Even In The Tremor
(Ba Da Bing!)
Rating: 4 out of 5 stars
Videos by American Songwriter
It feels reductive to label Aly Spaltro, stage name Lady Lamb, a singer-songwriter. And yet she’s too good at those two pastimes to ignore it when describing her. On her third album, Even In The Tremor, Spaltro lets her songs stop and start, muscle their way into cacophonous corridors and dawdle in pretty little nooks. Meanwhile, the vocalizing of her wordy narratives rarely settles into a pat melody, instead wending in the direction her raw emotions are taking her.
Even In The Tremor, her third album, finds Spaltro questioning everything: religion, her own behavior, even life itself, as she sings on “Deep Love,” “I’m not convinced that we should exist at all.” She is the kind of writer who can recount details that feel telling instead of simply being part of a songwriting exercise. And she knows how and when to undercut the drama with sly humor or wry observations. “Apart from the relentless terrors I find that I sleep just fine,” she deadpans on the thundering “Prayer Of Love,” and marvels ironically at the “shimmer from the heavens we are cursing” amidst the New Wave snap of “Strange Maneuvers.”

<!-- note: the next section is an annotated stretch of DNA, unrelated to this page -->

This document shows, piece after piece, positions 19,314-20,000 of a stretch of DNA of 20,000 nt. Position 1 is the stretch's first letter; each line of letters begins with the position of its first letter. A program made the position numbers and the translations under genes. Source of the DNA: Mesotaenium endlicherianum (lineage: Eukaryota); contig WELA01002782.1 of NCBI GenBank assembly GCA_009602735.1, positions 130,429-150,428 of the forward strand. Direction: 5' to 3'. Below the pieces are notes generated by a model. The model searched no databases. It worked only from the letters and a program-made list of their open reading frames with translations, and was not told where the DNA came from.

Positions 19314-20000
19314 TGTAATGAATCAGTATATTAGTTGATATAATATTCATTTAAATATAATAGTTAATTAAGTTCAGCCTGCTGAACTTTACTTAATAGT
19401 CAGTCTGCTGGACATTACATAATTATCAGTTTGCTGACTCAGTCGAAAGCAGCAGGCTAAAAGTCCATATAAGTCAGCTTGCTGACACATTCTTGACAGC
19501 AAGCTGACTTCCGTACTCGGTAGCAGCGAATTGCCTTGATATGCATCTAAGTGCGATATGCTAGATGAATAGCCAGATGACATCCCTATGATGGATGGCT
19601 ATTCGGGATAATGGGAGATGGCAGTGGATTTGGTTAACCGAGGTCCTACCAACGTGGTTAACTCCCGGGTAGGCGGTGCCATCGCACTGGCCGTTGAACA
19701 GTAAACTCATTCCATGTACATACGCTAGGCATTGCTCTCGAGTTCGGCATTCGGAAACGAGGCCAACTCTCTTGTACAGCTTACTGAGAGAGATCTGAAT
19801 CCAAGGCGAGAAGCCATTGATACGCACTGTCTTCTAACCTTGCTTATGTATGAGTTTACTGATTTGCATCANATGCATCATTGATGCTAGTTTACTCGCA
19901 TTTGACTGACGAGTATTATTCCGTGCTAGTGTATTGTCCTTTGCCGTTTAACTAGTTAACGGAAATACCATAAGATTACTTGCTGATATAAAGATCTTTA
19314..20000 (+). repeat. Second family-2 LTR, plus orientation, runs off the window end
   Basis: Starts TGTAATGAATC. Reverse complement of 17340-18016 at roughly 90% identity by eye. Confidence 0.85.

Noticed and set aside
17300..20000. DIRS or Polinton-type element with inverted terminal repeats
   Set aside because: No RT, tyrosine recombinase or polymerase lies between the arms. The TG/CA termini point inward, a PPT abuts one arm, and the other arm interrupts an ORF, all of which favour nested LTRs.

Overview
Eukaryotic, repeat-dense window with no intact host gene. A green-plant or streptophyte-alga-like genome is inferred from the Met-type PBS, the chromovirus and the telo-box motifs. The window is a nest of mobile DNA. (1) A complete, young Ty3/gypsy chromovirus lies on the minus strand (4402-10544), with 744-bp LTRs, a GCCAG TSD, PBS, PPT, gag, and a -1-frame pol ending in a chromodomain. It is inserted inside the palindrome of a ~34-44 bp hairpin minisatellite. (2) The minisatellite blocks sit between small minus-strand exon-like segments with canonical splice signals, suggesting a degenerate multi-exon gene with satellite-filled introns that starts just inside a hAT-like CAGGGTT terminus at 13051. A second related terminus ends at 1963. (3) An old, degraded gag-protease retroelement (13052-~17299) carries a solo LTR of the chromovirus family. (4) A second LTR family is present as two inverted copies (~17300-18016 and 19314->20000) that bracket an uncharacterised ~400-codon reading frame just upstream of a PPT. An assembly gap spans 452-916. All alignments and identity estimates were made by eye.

Lady Lamb and producer Erin Tonkon keep the sonic landscape busy and surprising, even on the quieter numbers. They also aren’t afraid to go for heartwarming, which is something you might not associate with the indie-rock genre. “Deep Love” fights off a bad mood when the narrator focuses on pictures of old friends, a neighbor family and their pets, and a tender moment with her lover. “Emily” tries to teach a lesson to all the other questing souls in an unapologetically swelling chorus: “We are young/If only we could see/Beyond our fears where we are free.”
Spaltro’s incisive writing also shines on the darker numbers. “July Was Mundane” just might be the most devastating dissection of a failed summer romance since Death Cab For Cutie’s “Tiny Vessels.” And “Without A Name” describes utopia so winningly that it’s ultimately heartbreaking that it stays beyond our grasp. But the effort to get there is worth it, especially when it produces music like Even In The Tremor. “I can see a romance in the reaching,” Lady Lamb sings at one point. If that’s true, this album can give Harlequin a run for their money.